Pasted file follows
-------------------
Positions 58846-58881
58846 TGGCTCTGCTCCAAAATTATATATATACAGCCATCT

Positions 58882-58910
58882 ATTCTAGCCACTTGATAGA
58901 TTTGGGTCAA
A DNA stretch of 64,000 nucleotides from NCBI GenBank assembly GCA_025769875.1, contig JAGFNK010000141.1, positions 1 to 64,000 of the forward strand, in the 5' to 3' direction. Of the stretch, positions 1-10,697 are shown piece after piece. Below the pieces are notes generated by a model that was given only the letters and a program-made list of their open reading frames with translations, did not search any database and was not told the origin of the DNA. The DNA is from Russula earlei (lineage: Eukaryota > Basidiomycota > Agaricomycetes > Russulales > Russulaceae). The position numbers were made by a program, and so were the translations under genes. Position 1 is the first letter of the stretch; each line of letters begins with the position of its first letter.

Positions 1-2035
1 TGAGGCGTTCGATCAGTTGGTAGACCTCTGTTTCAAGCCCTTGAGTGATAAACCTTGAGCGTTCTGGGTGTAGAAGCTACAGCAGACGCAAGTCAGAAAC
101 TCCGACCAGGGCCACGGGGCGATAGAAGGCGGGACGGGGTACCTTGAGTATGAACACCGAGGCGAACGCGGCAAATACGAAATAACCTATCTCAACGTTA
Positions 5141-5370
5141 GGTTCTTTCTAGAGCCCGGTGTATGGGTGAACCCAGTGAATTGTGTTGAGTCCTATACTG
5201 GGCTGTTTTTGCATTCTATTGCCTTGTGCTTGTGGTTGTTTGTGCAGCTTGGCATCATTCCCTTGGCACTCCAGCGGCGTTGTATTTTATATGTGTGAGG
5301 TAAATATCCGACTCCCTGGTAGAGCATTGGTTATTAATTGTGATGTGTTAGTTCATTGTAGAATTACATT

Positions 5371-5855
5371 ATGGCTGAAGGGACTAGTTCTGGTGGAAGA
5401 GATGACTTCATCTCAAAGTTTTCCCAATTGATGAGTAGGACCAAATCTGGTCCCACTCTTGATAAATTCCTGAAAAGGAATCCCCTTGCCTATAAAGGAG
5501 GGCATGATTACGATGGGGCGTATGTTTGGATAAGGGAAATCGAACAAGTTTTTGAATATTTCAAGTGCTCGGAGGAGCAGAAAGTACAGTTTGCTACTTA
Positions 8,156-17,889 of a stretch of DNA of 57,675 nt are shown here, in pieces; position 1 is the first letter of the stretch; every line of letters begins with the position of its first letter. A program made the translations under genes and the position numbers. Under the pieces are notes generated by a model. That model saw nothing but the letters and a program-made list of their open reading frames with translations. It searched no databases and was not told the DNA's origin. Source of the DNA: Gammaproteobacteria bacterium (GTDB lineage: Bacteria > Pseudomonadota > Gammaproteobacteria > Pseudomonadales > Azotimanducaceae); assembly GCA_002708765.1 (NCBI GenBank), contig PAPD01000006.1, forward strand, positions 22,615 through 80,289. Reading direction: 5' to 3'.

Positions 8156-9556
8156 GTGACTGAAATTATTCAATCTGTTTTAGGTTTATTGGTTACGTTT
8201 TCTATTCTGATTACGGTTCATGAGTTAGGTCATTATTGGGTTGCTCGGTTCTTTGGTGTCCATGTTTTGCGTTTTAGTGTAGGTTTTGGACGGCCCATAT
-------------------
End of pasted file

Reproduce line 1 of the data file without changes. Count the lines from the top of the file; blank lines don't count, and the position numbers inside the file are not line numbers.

Positions 58846-58881